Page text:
Analyzing Tupac Shakur's Song 'Changes'

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“We gotta make a change .. It’s time for us as a people to start makin’ some changes.” Many people know that verse from the infamous song, “Changes” by Tupac Shakur. Now every time someone plays this song, they’re probably all thinking the same thing. This song makes you think about the issues that we face on a daily basis in society still to this day, whether you are African American, White, Mexican or Asian. We can all relate to this song in some way, and the things that Tupac Shakur talks about, such as racism, drugs and poverty. Tupac feels, if we as the people never make any changes, than the world will continue to stay this way. Tupac Shakur was not only a poet, but he was an artist as well. In many of his songs, just like “Changes”,…show more content…
People are so focused on hating other races, but in all reality there are bigger problems that we face, then to focus on something as small as racism and skin color. During the 1990’s the song “Changes” was released and America was having racism problems of their own. Things like the Los Angeles Riots broke out in 1992, where riots stemmed from four white Los Angeles Police Department officers beating an African American named Rodney King in 1991. The riots lasted over five days and left more than 50 people dead and 2,000 people were injured. Seeing people beaten and mistreated showed Americans that racism was still around and the civil rights decade didn’t really make much of a…show more content…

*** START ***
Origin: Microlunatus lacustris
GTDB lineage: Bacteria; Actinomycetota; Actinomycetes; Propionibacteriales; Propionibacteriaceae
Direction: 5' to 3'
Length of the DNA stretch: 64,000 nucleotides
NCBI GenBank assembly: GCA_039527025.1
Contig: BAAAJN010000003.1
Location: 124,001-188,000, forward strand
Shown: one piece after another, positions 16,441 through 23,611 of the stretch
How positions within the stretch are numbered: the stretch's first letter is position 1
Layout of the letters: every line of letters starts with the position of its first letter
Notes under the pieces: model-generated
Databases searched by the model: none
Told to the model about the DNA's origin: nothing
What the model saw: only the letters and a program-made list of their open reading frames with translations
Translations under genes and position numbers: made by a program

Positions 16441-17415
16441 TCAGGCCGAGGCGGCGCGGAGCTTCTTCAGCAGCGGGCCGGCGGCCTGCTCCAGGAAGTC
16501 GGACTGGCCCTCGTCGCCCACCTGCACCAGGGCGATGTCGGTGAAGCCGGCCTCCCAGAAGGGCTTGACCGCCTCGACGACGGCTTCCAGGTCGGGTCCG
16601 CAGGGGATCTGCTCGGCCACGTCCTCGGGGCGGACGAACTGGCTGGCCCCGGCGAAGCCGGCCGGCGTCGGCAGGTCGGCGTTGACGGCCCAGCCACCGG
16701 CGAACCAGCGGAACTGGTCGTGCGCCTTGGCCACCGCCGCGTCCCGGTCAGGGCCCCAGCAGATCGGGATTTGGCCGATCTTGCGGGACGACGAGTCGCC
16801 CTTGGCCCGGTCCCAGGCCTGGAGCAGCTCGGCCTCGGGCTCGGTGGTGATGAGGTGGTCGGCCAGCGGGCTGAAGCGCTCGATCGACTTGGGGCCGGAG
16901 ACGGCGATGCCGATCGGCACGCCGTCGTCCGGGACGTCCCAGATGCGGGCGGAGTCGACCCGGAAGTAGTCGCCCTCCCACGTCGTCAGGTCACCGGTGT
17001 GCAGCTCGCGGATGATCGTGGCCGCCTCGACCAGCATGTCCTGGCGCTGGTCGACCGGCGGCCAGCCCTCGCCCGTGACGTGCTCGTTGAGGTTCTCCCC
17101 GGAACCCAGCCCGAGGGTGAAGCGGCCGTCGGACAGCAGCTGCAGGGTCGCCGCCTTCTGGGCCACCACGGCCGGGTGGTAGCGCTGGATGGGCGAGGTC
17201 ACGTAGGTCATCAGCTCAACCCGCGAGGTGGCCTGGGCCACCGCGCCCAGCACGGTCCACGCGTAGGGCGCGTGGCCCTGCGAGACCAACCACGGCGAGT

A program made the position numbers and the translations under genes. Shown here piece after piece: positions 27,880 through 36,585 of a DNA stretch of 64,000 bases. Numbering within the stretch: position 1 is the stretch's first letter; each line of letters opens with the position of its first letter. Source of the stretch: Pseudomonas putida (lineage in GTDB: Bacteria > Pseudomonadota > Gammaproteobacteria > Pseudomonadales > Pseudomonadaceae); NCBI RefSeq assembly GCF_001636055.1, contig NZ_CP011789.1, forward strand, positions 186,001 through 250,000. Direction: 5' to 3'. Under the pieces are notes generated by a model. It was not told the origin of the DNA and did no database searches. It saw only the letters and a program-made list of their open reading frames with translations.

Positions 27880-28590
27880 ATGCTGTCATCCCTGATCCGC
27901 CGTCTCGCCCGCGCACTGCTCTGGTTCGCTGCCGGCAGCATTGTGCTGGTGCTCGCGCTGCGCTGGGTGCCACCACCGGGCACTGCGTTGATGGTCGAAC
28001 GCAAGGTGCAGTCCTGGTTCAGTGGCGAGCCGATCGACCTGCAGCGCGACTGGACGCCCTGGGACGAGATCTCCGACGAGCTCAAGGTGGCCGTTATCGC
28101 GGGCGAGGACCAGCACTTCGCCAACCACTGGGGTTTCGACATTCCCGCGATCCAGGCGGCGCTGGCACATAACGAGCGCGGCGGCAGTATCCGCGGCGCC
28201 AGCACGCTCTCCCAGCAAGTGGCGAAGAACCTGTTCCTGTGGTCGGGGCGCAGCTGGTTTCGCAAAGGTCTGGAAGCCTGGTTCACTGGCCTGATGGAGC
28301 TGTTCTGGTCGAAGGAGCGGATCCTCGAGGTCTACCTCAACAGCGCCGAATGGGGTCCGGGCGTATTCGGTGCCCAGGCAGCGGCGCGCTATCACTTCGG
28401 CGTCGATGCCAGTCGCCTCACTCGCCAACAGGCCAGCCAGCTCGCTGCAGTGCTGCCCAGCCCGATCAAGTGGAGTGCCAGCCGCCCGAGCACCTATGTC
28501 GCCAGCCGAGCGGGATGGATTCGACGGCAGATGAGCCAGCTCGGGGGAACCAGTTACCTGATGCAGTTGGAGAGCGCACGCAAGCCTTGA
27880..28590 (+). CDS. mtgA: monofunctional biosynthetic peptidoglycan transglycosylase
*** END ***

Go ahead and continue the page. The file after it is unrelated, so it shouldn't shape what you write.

In reference to this verse, Tupac is referring to Los Angeles Police Department and how he believes that there are some corrupt cops in L.A.P.D. He’s also stating that if a police officer were to kill an African American or any other race other than being White, a White cop might not necessarily get looked at in bad light. During the times that Tupac lived in, seeing certain things and events happen, has shaped his perception of how he feels about L.A.P.D and racism than before. He feels as if other races aren’t being treated necessarily fair compared to White Americans. “Give crack to the kids: who the hell cares? One less mouth on the welfare” tupac says this at the beginning of one of his versus. Crack cocaine soon became so popular that it started an epidemic and spread through the United States. Crack first began to be used on a large scale in Los Angeles in 1984.Eventually drug use raised the public’s concern throughout the 1970’s and 80’s mainly from media, as it portrayed people addicted to crack cocaine. They would glamorize it, making users seem like they have energy and confidence when using crack

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